Battery weight remains a challenge and, although other manufacturers have met the challenge of 12m vehicles with dispensation for 19tonnes GVW, Wrightbus’ intention is to work within the UK 18tonnes limit. The benefits of this include being able to offer additional capacity as battery weights decrease and minimising the power required to move the weight of the vehicle itself.
Wrightbus is also committed to full electrification of the vehicle’s heating and air cooling requirements, applying heat pump technology to achieve better utilisation of the power consumed. The challenge is to reduce the weight of this technology, particularly where cooling is required, to minimise any impact on total passenger capacity.
Wrightbus customer support for the StreetAir range encompasses both pre order support in selecting the right vehicle and battery option and operational support through Customcare.
A simulation programme has been developed to analyse either an individual route or city network to determine the optimum battery capacity, chemistry and charging methodology as part of a package offered to operators with the vehicle.
A cloud based remote diagnostic system has been developed by Customcare that will provide operators and the manufacturer with full real time details of vehicle and battery performance, faults and their clearance together with GPS tracking. The system will be customisable to users’ requirements.
All Wrightbus products carry a standard two year warranty but there will be no one size fits all solution in respect of battery life warranty. These will be appropriate based on the planned product usage. The Customcare remote diagnostic package is one measure to maximise battery life, another is active battery management software which is developing rapidly, recent battery chemistries allowing the balancing to happen whilst in operation thus minimising the need for overnight charging or balancing on opportunity charged vehicles.
On the circuit
Travelling down to Nutt’s Corner gave the opportunity to experience the 10.6m StreetAir EV DF in normal traffic conditions through Antrim. Lightly loaded, the ride was stable if somewhat firm, particularly along the poorly surfaced approach to the circuit. The interior features comfortable Isri Civic V2 seats although not many of them with the TfL specification interior offering separate spaces for a wheelchair and buggies as well as standee room. The vehicle was still ‘work in progress’ with some small details such as the on board passenger information monitors yet to be fitted. The general fit and finish was however very good for what was, bodywise, a basically hand built vehicle. Noise levels were low with the majority generated by auxiliary equipment and it was easy to hold a conversation at normal voice levels.
Before taking the vehicles onto the track, there was a short briefing on the key points of the circuit, mainly the need to avoid the start line gantry that extended part way across the carriageway which was coned off to suit. The opportunity was taken at this time to briefly demonstrate the support vehicle that Wrightbus has built to support trials of the StreetAir range in locations where suitable electrical supplies are not available. The MAN box van has been equipped with a standard New Routemaster power generation package supporting stand alone recharging.
My first driving experience was in the StreetAir EV WF and this was probably one of the easiest vehicles I have ever driven. The controls are simple and well laid out with a three push button selector for drive, park and reverse, an offside parking brake and pedals for power and brake. Selecting drive and releasing the handbrake, the bus held steady until the power pedal was depressed, the hold ability having been proved on significant grades during the Swiss demonstrations. Applying power, acceleration was rapid but felt controlled to optimise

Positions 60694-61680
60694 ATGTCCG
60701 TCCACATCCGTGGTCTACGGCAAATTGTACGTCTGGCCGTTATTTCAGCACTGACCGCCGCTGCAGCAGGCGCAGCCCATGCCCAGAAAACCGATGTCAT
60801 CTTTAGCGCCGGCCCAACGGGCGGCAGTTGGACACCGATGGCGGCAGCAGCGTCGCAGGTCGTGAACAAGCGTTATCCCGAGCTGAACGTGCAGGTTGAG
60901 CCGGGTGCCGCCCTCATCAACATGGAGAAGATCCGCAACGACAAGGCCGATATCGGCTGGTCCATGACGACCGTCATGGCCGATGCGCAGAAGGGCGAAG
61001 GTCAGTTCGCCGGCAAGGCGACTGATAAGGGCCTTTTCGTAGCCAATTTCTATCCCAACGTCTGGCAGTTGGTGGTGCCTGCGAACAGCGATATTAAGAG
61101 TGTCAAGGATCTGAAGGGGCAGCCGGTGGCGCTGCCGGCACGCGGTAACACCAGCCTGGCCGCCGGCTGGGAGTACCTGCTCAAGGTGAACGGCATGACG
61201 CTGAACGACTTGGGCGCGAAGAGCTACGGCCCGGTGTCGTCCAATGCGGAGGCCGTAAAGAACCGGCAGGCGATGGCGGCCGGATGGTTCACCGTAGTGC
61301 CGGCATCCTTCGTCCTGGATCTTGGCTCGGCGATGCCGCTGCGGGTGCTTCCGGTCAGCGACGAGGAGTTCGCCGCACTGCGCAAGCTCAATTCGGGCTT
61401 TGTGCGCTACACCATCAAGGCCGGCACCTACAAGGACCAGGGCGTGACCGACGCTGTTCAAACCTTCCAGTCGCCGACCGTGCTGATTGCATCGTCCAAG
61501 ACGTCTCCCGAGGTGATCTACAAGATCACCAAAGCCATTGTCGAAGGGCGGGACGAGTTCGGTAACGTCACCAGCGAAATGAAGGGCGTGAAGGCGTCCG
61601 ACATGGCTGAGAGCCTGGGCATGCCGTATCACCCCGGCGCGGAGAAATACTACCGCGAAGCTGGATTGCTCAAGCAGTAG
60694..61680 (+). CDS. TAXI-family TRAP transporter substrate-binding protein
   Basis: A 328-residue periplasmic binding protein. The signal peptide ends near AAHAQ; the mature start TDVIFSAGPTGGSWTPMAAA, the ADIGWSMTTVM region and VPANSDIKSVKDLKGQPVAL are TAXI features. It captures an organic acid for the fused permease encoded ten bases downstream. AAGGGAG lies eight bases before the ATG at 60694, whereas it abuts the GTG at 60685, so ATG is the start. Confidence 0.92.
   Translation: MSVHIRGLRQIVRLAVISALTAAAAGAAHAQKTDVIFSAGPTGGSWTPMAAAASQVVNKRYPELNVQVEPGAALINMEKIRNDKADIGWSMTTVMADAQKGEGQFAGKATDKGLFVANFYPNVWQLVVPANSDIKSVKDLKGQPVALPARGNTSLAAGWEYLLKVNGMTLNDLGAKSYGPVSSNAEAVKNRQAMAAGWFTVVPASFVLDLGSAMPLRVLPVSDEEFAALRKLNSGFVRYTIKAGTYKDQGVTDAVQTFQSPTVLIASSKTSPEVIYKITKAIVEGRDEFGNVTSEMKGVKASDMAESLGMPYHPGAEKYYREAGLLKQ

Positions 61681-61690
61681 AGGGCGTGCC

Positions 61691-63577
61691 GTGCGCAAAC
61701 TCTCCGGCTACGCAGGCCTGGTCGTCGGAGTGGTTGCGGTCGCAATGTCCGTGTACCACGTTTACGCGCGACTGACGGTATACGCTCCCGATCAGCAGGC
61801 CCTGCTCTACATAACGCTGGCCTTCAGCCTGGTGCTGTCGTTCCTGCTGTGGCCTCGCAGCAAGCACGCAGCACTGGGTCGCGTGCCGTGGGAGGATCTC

Powering off for the first chicane, the effect of the regenerative braking was noticeable and only a slight touch on the regular brake pedal was necessary to safely negotiate the bends. Subsequently, with anticipation of where to power off, I found I could complete the circuit using just one pedal, reserving the regular brake for bringing the vehicle to a full stop at the required position. Steering was positive and the lack of other noise meant the power steering pump became noticeable but not intrusive in use.
Moving over to the 10.6m StreetAir EV DF, the controls were similar but the cab felt completely different with the less raked front and TfL protective screen requirements. On the track, it was noticeable how different the control system had been set up, mirroring the characteristics of the New Routemaster hybrid and requiring conventional braking into most corners. I can see, however, the logic in having similar driving characteristics across a range of vehicle types which should help consistent driver performance and improve the passenger experience. Like the WF version, the steering was positive and the progressive conventional brakes enabled the vehicle to be brought smoothly to a stand.
Wrightbus’ commitment to electrification is summed up by Dr William Wright CBE ‘At Wrightbus we have committed ourselves to the design of cleaner, greener buses and have been at the forefront of electric bus technology for more than a decade now. Our team is highly knowledgeable with class-leading expertise in the techniques of electric vehicle development. Our philosophy is to provide a range of fully flexible products, particularly in relation to the charging methodology, while built on standard product platforms. This way, the customer can decide which type of technology and format best suits their requirements and those of the location in which they operate, rather than being dictated to by us, the manufacturer. Our team are able to advise and support them to create a bespoke offering which is specifically tailored to their individual requirements and operations.’
The ride and drive was the first stage of launching the StreetAir product range which builds strongly on the experience Wrightbus has gathered in nearly 20 years of developing an electric solution for city bus transport. Development is not standing still and we can expect to see further advances in StreetAir revealed for EuroBusExpo in November. Production StreetAir EVs are expected during 2017.